When I turned 25 I remember feeling severely depressed that I hadn't accomplished all of my goals and that my life wasn't exactly how I had imagined it years prior as an eager university graduate. I felt like a failure, like if my time to be successful had almost run out. I thought I was alone in this, but apparently I was wrong. When finally opening up about my depression to other Millennial aged friends and colleagues, they said they had experienced some of the same feelings. At first I was excited to know that I wasn't crazy, but then I thought about how insane I really was for believing that not being financially stable in a career I love by my mid twenties meant that I was a failure.

I wondered what could have lead to this thinking and didn't have to look past the current culture that has been created; the NOW culture where news is instantaneous and stories of millionaire and billionaire tech start ups gives the illusion of normalcy. A culture where impatience is a virtue and if you're not up to date with the new social media trend then you're not up to date.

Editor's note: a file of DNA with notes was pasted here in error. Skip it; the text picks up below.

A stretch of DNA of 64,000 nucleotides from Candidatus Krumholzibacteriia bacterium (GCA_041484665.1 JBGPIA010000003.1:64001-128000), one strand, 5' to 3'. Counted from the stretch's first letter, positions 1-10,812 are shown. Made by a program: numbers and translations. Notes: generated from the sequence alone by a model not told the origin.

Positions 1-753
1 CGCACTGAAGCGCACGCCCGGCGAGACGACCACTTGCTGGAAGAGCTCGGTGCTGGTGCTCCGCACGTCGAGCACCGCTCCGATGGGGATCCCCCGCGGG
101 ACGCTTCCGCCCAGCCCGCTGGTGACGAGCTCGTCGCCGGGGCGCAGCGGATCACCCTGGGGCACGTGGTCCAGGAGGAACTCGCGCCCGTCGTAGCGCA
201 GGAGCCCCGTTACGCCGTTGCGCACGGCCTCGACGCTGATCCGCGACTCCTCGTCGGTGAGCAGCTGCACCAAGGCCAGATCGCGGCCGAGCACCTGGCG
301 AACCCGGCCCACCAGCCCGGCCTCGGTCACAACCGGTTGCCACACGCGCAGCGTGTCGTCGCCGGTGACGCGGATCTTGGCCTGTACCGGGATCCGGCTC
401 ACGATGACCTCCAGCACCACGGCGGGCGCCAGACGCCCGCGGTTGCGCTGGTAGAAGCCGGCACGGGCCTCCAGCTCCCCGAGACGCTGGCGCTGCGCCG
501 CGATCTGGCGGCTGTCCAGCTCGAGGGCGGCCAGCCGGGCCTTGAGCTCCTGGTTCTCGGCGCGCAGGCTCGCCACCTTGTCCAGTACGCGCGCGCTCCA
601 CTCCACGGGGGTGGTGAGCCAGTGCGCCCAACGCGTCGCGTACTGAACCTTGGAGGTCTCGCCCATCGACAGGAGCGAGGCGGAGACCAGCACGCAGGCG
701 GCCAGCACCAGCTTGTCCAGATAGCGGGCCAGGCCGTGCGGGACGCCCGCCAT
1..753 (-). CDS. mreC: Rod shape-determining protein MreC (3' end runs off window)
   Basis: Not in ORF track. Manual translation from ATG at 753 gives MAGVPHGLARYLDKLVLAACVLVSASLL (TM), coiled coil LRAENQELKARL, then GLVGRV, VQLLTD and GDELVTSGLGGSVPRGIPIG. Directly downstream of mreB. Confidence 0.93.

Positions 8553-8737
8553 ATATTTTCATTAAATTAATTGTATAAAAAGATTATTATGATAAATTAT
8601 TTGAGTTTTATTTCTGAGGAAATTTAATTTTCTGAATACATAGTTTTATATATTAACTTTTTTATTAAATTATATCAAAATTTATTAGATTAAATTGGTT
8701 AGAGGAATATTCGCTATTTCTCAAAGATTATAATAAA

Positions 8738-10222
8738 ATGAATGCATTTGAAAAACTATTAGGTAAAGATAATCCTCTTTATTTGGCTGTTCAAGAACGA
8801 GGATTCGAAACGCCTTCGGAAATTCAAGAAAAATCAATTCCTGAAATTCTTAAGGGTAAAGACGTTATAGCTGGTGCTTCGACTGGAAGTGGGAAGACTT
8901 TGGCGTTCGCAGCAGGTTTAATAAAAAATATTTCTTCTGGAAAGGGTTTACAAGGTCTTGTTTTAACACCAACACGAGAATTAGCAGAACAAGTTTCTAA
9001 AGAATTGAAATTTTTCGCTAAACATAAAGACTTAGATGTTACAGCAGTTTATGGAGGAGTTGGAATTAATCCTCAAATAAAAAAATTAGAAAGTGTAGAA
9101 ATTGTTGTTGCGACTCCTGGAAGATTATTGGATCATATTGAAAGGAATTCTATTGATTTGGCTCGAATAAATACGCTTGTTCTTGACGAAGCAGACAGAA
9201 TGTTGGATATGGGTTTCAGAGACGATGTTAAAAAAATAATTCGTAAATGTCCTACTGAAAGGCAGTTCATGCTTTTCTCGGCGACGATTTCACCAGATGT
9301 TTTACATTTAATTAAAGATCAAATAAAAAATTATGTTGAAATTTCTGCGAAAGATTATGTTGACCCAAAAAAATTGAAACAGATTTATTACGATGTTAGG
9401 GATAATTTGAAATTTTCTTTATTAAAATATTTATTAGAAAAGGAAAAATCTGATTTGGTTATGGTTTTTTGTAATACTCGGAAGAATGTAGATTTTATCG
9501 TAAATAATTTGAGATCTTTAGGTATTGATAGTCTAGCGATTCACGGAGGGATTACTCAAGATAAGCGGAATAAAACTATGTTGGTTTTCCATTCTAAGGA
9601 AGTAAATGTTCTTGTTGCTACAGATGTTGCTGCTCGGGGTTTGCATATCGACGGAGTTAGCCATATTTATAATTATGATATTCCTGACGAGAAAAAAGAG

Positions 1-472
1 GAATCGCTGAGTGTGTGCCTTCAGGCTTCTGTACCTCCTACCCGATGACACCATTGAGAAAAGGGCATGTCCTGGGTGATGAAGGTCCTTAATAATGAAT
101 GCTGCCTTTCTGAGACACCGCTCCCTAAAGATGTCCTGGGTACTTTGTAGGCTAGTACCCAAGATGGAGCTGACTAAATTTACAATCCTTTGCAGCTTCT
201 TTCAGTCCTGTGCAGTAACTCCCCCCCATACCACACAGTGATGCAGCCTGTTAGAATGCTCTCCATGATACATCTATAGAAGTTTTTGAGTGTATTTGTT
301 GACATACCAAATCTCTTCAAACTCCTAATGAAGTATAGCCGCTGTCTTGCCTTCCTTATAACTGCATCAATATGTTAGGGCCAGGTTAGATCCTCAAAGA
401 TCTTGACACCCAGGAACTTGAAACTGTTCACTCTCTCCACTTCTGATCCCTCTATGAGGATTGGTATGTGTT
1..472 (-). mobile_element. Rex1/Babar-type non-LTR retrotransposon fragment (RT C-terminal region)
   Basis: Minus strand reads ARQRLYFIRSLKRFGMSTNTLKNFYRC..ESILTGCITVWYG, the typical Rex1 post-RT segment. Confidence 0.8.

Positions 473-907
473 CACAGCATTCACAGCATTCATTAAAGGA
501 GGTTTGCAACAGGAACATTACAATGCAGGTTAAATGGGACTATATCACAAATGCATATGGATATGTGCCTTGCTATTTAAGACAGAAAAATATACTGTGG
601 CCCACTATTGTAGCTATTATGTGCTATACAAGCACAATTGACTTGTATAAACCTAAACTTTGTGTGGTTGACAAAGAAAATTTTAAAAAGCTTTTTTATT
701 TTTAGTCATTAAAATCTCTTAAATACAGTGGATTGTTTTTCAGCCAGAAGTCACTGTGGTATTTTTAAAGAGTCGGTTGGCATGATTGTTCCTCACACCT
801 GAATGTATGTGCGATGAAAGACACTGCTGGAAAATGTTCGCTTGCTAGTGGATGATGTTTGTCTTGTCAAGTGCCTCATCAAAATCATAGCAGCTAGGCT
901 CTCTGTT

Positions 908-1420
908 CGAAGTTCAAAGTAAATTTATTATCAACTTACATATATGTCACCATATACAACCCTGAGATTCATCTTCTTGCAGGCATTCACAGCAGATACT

I had to seriously look at myself, analyze where I was in my personal life and my career; then strategize where I wanted to be. I had to rid myself of the notion that 25 is the new middle age and push past the culture that engulfed my thoughts.

When I did this, I was able to focus on all that I had already accomplished. I told myself that although I still had a lot to do, I should be proud of what I had already done. My mind became clear and I let the culture motivate me instead of intimidate me. I knew how I would impact the world and set out on a mission to do just that.

Maybe 25 is the new 50 in this wild world. But my journey isn't defined by age, it's defined by impact. And I plan to continue impacting the world one day at a time until I'm one with the earth.